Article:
Livestock producers in North Dakota reminded of anthrax danger
Topics: NORTH DAKOTA
The case, in Morton County, was confirmed by the North Dakota State University Veterinary Diagnostic Laboratory.
“Anthrax has been confirmed in cattle in a Morton County beef herd,” Dr. Susan Keller said. “Producers in past known affected areas and counties should consult with their veterinarians to make sure the vaccination schedule for their animals is current.
"Producers in Morton County and surrounding areas should confer with their veterinarians to determine if initiating first-time vaccinations against anthrax is warranted for their cattle at this time.”
Effective anthrax vaccines are readily available, but it takes about a week for immunity to be established, and it must be administered annually for continued protection.
Producers should monitor their herds for unexplained deaths and work with their veterinarian to ensure appropriate samples are collected and submitted to a diagnostic lab to give the best chance of obtaining a diagnosis.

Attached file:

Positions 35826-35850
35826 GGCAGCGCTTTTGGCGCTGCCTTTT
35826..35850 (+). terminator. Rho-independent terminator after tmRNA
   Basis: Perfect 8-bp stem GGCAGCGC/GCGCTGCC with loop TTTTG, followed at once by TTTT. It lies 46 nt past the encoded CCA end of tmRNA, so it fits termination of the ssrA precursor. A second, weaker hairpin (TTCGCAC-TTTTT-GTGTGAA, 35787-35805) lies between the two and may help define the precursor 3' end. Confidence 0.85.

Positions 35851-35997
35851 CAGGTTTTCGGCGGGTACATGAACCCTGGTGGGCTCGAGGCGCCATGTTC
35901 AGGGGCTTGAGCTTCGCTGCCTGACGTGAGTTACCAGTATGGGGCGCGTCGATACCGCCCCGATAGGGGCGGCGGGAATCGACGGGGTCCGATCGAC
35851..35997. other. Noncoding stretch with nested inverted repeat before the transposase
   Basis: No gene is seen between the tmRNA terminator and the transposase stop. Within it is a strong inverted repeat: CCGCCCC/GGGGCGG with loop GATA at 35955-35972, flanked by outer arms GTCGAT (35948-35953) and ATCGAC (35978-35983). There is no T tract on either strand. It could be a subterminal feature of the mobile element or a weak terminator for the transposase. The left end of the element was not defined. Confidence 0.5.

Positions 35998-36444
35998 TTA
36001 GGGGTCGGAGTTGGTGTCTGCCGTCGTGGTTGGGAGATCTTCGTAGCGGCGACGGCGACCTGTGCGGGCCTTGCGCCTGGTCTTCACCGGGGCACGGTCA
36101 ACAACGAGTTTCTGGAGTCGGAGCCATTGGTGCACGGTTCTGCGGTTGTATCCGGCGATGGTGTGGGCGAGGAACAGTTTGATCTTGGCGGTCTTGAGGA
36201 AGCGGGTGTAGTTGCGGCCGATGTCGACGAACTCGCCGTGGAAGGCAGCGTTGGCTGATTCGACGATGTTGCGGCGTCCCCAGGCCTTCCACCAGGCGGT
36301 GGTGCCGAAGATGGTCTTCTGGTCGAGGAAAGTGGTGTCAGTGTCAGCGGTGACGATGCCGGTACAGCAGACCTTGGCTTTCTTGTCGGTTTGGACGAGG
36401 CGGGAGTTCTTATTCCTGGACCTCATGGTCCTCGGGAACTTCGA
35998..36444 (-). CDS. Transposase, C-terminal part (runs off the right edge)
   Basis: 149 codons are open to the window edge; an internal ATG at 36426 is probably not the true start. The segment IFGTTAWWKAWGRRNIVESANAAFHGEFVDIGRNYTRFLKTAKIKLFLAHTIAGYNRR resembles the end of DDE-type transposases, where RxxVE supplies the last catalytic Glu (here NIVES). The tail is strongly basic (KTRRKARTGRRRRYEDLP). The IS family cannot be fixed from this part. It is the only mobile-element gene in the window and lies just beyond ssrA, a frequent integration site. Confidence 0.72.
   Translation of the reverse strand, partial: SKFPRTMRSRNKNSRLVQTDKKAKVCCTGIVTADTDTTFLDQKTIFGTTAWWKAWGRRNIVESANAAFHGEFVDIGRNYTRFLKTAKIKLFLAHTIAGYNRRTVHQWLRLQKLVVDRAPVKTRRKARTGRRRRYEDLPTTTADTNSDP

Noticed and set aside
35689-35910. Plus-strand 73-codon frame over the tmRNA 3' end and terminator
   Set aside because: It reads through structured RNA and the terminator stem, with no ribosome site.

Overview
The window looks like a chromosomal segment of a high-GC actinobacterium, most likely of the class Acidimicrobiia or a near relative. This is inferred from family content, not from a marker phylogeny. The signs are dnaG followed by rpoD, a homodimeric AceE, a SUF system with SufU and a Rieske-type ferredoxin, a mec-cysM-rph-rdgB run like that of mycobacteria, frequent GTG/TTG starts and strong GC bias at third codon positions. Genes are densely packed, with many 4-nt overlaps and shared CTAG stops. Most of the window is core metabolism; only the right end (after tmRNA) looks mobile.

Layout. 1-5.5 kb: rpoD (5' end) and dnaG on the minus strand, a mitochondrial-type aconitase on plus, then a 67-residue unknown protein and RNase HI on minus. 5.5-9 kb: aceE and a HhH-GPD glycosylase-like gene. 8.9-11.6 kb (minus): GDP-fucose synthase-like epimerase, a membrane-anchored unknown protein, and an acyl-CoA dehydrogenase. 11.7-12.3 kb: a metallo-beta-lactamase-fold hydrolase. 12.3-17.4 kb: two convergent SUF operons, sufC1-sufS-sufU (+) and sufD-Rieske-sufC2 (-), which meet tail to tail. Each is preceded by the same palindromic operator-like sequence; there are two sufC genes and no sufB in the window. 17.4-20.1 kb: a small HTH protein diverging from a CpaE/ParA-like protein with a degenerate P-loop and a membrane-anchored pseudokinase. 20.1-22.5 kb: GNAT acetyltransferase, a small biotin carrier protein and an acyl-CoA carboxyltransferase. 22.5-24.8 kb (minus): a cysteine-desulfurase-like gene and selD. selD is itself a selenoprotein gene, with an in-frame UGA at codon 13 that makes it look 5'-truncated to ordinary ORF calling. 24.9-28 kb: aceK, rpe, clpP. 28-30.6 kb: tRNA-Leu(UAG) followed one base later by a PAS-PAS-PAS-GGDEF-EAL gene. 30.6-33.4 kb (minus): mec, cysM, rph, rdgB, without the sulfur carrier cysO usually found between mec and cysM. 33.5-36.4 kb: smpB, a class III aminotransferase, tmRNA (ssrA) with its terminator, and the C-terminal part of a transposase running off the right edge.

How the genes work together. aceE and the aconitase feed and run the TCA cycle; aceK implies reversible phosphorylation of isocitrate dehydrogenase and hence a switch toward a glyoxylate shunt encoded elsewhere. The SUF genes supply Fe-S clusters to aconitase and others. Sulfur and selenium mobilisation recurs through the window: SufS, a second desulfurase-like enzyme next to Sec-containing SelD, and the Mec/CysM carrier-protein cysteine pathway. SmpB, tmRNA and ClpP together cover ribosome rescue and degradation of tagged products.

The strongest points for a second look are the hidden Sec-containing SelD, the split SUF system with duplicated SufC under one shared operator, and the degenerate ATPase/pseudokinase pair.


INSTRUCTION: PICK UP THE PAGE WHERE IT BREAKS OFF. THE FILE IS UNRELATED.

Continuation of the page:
Anthrax has been most frequently reported in northeast, southeast and south-central North Dakota, but it has been found in almost every part of the state.
A few anthrax cases are reported in North Dakota almost every year. In 2005, however, more than 500 confirmed deaths from anthrax were reported with total losses estimated at more than 1,000 head. The animals impacted included cattle, bison, horses, sheep, llamas and farmed deer and elk. ■